The World Food Summit (WFS) organised by the FAO in November 1996 the 12th international conference under UN auspices since 1990 took place in an atmosphere of widespread scepticism. Many of those attending were suffering conference fatigue, as reflected in the press coverage which focused often on the contrast between the subject matter, hunger, and the 5,000 delegates enjoying the gastronomic and other delights of Rome. The meeting was also overshadowed by yet another humanitarian crisis in the African Great Lakes region. Substantively, two decades after the World Food Conference of 1974, the Summit Declaration on world food security and associated Plan of Action reaffirmed the commitment of the international community to eradicating the hunger and malnutrition affecting around one-fifth of the population of the developing world and specifically to halving the number of undernourished people over a period of 20 years.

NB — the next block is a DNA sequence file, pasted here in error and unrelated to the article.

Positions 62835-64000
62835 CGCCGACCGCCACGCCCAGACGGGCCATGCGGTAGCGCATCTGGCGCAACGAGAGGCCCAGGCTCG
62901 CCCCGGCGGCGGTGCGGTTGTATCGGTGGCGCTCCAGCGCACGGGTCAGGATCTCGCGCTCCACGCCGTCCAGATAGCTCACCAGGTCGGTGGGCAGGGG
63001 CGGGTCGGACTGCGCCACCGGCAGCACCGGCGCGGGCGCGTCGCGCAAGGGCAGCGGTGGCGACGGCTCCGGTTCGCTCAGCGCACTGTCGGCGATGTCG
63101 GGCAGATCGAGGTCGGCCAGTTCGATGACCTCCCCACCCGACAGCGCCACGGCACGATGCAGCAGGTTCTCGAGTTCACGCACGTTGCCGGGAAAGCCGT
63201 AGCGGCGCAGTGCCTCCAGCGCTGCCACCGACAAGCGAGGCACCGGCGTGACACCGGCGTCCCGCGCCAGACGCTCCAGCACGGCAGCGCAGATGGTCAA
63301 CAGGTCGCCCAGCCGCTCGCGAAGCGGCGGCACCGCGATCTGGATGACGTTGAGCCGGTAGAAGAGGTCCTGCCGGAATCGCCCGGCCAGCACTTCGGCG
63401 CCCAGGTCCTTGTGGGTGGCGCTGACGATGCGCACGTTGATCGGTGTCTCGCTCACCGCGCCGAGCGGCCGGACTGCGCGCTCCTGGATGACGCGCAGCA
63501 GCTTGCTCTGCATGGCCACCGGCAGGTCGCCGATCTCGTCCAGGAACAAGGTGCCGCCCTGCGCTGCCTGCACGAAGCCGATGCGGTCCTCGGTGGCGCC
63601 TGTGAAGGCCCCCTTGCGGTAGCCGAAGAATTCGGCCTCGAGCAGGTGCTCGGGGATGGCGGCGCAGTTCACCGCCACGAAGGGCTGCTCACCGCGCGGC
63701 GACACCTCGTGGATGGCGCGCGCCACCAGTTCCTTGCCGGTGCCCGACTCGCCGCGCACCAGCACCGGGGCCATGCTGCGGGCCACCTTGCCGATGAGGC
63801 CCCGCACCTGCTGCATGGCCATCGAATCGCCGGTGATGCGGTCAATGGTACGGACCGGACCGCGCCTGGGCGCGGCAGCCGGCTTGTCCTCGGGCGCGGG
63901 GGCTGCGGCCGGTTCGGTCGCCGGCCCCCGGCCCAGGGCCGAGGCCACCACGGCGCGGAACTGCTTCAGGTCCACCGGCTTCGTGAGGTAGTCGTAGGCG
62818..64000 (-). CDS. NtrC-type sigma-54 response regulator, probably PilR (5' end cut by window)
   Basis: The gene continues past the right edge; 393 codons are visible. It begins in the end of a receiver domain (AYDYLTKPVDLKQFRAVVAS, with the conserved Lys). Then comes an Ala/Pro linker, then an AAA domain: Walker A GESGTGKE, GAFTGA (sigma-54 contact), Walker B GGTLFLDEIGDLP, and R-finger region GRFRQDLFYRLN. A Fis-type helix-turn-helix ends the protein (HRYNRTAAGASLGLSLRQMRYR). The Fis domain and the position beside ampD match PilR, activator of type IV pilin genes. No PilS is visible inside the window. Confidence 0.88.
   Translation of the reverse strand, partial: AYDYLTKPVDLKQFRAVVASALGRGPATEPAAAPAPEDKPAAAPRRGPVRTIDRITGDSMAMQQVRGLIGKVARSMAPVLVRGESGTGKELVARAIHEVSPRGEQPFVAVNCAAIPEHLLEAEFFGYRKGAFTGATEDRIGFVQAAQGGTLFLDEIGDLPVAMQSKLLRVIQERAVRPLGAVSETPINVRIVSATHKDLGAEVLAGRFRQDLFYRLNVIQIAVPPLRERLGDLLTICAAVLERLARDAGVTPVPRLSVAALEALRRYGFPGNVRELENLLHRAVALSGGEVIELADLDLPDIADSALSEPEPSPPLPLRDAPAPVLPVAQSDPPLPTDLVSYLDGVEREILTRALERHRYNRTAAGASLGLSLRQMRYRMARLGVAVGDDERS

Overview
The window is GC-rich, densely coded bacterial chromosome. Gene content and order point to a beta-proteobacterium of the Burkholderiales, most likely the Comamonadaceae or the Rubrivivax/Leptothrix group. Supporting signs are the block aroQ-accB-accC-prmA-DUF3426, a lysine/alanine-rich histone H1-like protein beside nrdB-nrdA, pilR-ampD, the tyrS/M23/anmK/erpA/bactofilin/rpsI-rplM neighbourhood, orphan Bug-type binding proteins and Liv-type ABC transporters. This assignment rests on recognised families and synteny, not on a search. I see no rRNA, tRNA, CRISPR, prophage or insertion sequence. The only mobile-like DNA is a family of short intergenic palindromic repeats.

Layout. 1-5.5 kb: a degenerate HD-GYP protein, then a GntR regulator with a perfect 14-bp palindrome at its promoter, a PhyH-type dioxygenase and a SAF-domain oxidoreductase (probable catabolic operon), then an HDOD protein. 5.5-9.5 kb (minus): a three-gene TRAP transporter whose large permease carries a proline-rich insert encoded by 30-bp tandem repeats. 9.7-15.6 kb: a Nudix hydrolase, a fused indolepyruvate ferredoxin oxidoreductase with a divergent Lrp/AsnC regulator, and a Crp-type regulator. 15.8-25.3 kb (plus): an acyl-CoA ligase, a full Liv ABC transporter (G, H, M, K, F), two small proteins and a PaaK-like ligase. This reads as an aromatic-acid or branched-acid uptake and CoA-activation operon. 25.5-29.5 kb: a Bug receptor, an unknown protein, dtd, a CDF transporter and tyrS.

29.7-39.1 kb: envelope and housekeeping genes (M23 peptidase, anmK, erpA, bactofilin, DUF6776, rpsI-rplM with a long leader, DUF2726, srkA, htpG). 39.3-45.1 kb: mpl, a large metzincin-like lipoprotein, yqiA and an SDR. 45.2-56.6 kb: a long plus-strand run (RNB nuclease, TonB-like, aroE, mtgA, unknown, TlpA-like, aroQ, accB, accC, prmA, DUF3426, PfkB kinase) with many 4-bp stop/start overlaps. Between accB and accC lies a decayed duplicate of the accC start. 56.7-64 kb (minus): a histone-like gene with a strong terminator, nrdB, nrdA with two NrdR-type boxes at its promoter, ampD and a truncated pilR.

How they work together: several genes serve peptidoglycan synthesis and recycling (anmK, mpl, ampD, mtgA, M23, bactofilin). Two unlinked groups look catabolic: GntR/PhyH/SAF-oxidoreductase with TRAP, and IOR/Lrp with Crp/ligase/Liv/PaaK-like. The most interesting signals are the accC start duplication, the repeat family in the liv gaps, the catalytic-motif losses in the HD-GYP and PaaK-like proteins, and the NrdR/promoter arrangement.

This Briefing Paper considers what the Summit specifically achieved and failed to achieve. Such a retrospective examination also provides an opportunity to reflect on the usefulness of the international conference as a focal point in addressing issues of global significance.